The lab of George Karniadakis, professor of applied mathematics and engineering, leads the charge of developing physics-informed neural networks to diagnose and predict the severity of arterial aneurysms.
A new study associated with the BrainGate consortium offered significant clues about how humans learn and form long-term memories; the findings could provide insights for developers of assistive tools for people with paralysis.
A new material developed at Brown University can respond to the presence of bacterial enzymes by releasing a cargo of therapeutic nanoparticles, which could prove particularly helpful in wound dressings.
With a massive shift under way toward more home-based health care delivery, more than 90 medical professionals and technologists gathered virtually to explore the challenges and opportunities that change presents.
With the help of an advanced machine learning technique, researchers from Brown University suggest strategies for improving the performance of epidemiological models used to predict the course of pandemics.
A new infectious disease model that accounts for people’s ‘level of caution’ or ‘sense of safety’ accurately captures surges and declines in COVID-19 cases since March 2020 — and could help predict how the pandemic will eventually end.
Using a brain-computer interface, a clinical trial participant was able to create text on a computer at a rate of 90 characters per minute just by thinking about the movements involved in writing by hand.
In a study that could help to bring inexpensive, efficient perovskite solar cells one step closer to commercial use, researchers found a way to strengthen a key weak point in the cells, dramatically increasing their functional life.
In an important step toward a fully implantable intracortical brain-computer interface system, BrainGate researchers demonstrated the first human use of a wireless transmitter capable of delivering high-bandwidth neural signals.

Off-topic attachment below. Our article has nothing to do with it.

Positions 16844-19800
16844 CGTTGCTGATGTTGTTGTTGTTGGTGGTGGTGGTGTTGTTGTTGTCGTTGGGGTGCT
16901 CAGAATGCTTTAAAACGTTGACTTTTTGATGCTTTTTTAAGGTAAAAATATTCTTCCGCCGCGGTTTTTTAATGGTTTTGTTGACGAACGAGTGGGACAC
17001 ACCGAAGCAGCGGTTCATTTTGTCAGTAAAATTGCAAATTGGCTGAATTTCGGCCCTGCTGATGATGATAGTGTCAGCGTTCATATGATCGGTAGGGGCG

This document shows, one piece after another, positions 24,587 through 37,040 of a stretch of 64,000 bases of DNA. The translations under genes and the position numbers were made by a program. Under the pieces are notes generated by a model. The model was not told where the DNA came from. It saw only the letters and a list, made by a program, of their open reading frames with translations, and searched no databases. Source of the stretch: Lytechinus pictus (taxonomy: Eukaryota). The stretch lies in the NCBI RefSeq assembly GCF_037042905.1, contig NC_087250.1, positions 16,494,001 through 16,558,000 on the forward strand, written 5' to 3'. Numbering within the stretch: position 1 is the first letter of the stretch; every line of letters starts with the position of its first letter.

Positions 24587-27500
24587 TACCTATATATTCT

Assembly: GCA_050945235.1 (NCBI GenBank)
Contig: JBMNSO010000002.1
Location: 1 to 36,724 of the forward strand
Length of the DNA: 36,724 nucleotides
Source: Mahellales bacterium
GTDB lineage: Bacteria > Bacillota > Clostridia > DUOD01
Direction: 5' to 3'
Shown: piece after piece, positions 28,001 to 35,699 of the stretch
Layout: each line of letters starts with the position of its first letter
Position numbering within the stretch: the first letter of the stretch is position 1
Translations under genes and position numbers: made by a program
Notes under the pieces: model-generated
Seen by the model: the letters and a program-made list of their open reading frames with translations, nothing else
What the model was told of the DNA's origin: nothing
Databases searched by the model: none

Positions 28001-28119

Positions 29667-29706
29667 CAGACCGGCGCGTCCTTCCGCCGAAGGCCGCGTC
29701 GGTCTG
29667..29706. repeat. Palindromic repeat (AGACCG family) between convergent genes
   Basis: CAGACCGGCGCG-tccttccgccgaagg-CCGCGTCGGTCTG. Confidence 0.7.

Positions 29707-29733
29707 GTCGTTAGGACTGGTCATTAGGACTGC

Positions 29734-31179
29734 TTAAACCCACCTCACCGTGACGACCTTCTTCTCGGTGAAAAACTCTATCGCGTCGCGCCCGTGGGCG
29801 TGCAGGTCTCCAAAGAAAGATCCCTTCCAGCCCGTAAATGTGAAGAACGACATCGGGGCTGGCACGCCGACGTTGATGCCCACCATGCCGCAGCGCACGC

A new study shows that an artificial intelligence system informed with the physical laws governing flowing fluids can infer pressures and stresses on capillaries just by analyzing images or videos of blood flow.
A new study uses computer simulations to track airflows inside a car’s passenger cabin, providing potential strategies — some of them counterintuitive — for reducing the risk of transmitting airborne diseases.
In a conversation with leaders of Brown’s Carney Institute for Brain Science, two Brown neuroengineers explored how brain-computer interfaces promise to help restore movement in people with brain or spinal disorders.
Taking a cue from birds and insects, Brown University researchers have come up with a new wing design for small drones that helps them fly more efficiently and makes them more robust to atmospheric turbulence.
In a finding that could be useful in designing small aquatic robots, researchers have measured the forces that cause small objects to cluster together on the surface of a liquid — a phenomenon known as the "Cheerios effect."
Understanding why platinum is such a good catalyst for producing hydrogen from water could lead to new and cheaper catalysts — and could ultimately make more hydrogen available for fossil-free fuels and chemicals.
Quantum mechanical calculations show that the melting point of metals decreases at extreme pressure, meaning even high-density metals can have a liquid phase that's actually denser than its normal solid phase.